The Supreme Court is going to have to decide. The fact that they want these men kept in a mental facility is a good indication of where they are going with their argument and I think we all can agree that it’s a good one.

    18. Mike on September 14th, 2007 8:45 am

      “May he rest in peace”

      More like may he rot in hell.

      He murdered children…IMO he deserves no peace at all.

      I do agree with the rest of you statements Patti.

    19. Stephen Colben on September 14th, 2007 9:38 am

      If by “book smarts” you mean that I paid attention in grade/high school…then yes, I have “book smarts”… You don’t need to be a college graduate in order to produce a properly structured and coherent sentence…I am pretty sure it is taught in 3rd or 4th grade.

      LOL-police looking for me??? If there are any police looking for me, it more than likely one of my co-workers looking to bum some lunch money.

      Hate to be the one to break it to you people, but even criminals have rights, they are not dogs, they are US citizens. And here in the United States we tend to follow the letter of the law. If you don’t like it, you are free to leave…I recommend a fascist regime, that way you will never get homesick.

    20. Patti on September 14th, 2007 11:39 am

      Sorry Mike…

      PBS did a documentary on Wesley Allen Dodd that would be very beneficial for anyone that is debating this issue in their mind. It was one of the best I’d ever seen done on a criminal.

      It would be a good exhibit to use before the Supreme Court.

    21. Patti on September 14th, 2007 12:19 pm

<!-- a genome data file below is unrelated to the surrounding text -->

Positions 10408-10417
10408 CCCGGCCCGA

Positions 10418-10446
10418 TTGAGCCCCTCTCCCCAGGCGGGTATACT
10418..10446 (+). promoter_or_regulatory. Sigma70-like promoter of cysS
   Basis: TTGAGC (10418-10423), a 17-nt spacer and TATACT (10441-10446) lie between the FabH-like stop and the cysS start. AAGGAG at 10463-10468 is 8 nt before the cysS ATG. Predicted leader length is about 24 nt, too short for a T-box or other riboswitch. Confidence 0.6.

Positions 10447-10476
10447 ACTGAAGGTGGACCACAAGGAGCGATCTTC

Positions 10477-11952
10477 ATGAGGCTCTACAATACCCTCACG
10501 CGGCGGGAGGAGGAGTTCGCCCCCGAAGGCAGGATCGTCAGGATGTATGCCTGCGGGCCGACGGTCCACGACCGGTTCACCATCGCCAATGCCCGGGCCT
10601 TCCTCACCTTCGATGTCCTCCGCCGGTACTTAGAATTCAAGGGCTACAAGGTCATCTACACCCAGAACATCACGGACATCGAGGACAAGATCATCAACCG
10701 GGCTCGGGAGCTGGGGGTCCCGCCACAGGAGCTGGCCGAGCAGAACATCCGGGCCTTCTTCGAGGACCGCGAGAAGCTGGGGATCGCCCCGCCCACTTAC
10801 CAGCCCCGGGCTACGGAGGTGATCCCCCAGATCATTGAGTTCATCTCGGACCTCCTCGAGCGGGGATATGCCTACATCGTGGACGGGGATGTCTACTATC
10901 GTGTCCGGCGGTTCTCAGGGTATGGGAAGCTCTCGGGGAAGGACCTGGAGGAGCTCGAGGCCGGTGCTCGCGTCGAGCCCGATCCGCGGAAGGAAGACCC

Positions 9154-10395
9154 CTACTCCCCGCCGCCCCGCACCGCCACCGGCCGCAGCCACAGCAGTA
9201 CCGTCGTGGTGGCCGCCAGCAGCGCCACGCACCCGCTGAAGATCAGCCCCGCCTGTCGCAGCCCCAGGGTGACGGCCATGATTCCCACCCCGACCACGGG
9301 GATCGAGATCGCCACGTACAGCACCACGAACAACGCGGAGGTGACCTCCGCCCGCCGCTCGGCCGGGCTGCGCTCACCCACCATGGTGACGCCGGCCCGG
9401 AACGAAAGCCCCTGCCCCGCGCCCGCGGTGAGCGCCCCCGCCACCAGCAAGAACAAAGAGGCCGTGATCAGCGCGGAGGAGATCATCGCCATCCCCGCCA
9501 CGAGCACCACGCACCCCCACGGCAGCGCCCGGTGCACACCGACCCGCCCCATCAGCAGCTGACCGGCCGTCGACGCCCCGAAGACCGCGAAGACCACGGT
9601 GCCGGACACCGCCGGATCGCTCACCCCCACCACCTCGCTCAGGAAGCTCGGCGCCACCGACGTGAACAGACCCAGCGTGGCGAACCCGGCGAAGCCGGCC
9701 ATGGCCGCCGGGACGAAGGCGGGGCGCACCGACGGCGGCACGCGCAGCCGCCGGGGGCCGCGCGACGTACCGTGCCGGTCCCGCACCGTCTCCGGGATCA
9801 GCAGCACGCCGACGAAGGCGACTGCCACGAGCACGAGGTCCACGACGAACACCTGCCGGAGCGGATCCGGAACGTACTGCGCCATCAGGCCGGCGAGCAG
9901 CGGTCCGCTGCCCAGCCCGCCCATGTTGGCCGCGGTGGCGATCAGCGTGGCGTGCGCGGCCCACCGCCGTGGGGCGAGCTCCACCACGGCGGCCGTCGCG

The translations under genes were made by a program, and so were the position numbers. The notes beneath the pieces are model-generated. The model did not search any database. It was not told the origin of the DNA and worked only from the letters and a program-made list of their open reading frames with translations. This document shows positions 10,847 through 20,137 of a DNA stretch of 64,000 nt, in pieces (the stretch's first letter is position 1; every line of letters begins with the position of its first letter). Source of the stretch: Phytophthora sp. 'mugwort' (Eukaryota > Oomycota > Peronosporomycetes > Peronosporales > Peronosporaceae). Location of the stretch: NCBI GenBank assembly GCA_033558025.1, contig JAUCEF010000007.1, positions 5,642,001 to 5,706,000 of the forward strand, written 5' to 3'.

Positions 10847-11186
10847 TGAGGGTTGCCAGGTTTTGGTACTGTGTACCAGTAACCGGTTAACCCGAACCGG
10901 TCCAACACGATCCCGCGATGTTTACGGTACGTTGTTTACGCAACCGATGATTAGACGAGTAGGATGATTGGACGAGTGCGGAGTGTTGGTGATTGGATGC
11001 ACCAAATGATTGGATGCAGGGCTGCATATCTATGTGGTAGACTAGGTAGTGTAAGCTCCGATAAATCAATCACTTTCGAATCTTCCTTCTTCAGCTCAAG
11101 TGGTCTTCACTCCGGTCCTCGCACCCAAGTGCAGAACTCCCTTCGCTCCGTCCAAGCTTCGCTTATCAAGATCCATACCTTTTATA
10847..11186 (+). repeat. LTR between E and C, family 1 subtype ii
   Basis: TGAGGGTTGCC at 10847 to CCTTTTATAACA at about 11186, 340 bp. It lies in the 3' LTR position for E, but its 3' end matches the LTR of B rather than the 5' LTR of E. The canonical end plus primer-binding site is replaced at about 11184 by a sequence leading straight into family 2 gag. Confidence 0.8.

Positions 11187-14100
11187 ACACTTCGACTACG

Mr. Colben:

      I hate to break it to you, but anyone that would torture and kill a child should feel exhulted in being called a dog. Even dogs have more sense.

      This site is dedicated to helping the families of the missing and exploited. I suppose that you are educated enough to realize that we are also advocates for victims of crime… especially crimes against children. Clearly, what is being discussed here is how the letter of the law can be changed to protect the most innocent among us.

      We’re not here to argue, but rather to exchange ideas and find solutions. The depth of ones education is not what is important on this site, but, rather the depth of their compassion. Besides, this is not some essay class… this is a blog.

      Miss Underestimated is one of the most nicest people we have here and for you to attack her because of a spelling error or whatever the h it was is not only uncaring but extremely childish… something we learned not to do in kindergarten.

      What’s wrong with you, anyway? Do you think that if you come here, we can change the politics of this nation? Do you think that if you come here, we can stop the war in Iraq? I’ve read your posts and their good ones, a little on the argumentative side, but good. Were they appropiate? No. You don’t go to a memorial and start bashing the dead.

      Look… you’re a smart guy. Go argue with the people that like to argue and let us have our peace. We aren’t fascist anymore than you are, we just have a different agenda, that’s all. We believe in supporting one another and accepting eachother’s differences. Not all of us are Republican, and even if we were, we wouldn’t like being called, “YOU PEOPLE”

      With us it’s, “We, the People.”

    22. Mike on September 14th, 2007 1:24 pm